Growth and yield response of barley and chickpea to water stress under three environments in southeast Queensland. III. Water use efficiency, transpiration efficiency and soil evaporation

Thomas and Fukai, S. (1995) Growth and yield response of barley and chickpea to water stress under three environments in southeast Queensland. III. Water use efficiency, transpiration efficiency and soil evaporation. Australian Journal of Agricultural Research, 46 1: 49-60.


Author Thomas
Fukai, S.
Title Growth and yield response of barley and chickpea to water stress under three environments in southeast Queensland. III. Water use efficiency, transpiration efficiency and soil evaporation
Journal name Australian Journal of Agricultural Research   Check publisher's open access policy
ISSN 0004-9409
1444-9838
Publication date 1995
Sub-type Article (original research)
Volume 46
Issue 1
Start page 49
End page 60
Total pages 12
Place of publication Collingwood, VIC, Australia
Publisher C S I R O Publishing
Language eng
Abstract Two cultivars of barley and one cultivar of chickpea were grown in both well-watered and water stress conditions in three experiments. Water use efficiency (biomass produced per unit evapotranspiration) was lower in chickpea than in barley, and between two barley cultivars it was higher in early-maturing Corvette than in late-maturing Triumph. These differences in water use efficiency were mostly related to the differences in transpiration efficiency (biomass produced per unit transpiration). The latter appeared to reflect the differences in biomass production under well-watered conditions, as similar differences were found in light use efficiency (biomass produced per unit of photosynthetically active radiation intercepted) among the three crops. Transpiration efficiency was inversely related to vapour pressure deficit of the air. In three experiments soil evaporation accounted for about 55% and 10-30% of total water use for chickpea and barley respectively during observation periods, when rainfall was excluded from the plots. Slow canopy development of chickpea was a reason for such a high proportion of soil evaporation, and this contributed to its lower water use efficiency compared to barley. The amount of radiation transmitted to the soil surface appeared to be an important factor determining soil evaporation, even when soil water was not fully available and limiting soil evaporation.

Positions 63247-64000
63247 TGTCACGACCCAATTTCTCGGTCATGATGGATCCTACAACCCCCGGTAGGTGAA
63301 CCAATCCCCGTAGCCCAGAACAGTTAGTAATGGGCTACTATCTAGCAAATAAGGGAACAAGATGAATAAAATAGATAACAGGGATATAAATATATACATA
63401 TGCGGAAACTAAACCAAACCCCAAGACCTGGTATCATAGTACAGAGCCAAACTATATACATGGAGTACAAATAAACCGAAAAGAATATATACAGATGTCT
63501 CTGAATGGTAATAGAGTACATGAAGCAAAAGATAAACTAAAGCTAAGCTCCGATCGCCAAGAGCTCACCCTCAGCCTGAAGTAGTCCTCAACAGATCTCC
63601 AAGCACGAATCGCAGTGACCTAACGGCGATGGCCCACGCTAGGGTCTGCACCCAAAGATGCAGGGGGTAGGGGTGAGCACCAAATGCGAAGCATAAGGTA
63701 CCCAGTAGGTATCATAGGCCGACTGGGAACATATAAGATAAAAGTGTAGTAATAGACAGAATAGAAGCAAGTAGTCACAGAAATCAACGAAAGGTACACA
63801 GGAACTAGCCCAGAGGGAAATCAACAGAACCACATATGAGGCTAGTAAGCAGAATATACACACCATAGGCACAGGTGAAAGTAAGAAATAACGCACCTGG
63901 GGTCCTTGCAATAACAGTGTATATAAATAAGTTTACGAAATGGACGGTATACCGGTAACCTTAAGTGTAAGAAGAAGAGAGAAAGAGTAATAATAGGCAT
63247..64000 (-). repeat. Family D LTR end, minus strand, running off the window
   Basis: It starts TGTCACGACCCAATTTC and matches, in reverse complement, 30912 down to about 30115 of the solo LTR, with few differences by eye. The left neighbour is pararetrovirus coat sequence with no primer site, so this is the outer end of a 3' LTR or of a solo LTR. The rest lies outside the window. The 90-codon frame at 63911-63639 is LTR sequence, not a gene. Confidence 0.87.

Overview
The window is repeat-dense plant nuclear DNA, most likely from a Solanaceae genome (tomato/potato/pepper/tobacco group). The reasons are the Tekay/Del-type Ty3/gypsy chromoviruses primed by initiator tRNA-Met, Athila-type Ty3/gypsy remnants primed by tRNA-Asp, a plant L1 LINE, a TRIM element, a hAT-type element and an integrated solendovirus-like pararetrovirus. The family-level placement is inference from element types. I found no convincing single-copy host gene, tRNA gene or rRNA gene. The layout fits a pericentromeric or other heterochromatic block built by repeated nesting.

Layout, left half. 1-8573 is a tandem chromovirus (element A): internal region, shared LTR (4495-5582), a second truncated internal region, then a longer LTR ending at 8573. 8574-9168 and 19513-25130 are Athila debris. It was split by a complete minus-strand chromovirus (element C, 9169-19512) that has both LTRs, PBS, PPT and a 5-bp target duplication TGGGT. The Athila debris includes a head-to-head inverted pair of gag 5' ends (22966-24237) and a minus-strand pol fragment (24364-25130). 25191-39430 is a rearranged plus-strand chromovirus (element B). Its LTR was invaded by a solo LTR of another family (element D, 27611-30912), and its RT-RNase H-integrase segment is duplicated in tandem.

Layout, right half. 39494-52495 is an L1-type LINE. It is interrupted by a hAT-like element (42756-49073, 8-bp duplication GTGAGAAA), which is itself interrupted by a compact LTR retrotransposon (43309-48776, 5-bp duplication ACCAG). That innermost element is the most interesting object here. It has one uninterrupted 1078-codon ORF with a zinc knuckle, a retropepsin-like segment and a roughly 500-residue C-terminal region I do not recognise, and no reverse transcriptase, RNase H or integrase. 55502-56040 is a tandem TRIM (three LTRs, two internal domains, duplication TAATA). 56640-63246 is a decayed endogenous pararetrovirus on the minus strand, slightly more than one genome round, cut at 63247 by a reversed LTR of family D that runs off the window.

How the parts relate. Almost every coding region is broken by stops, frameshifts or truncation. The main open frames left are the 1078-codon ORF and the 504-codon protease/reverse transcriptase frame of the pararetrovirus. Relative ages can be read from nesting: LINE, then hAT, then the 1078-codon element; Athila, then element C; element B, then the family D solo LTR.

Keyword Barley
Chickpea
Water use efficiency
Transpiration efficiency
Soil evaporation
Q-Index Code C1
Q-Index Status Provisional Code
Institutional Status UQ

Document type: Journal Article
Sub-type: Article (original research)
Collection: Queensland Alliance for Agriculture and Food Innovation
 
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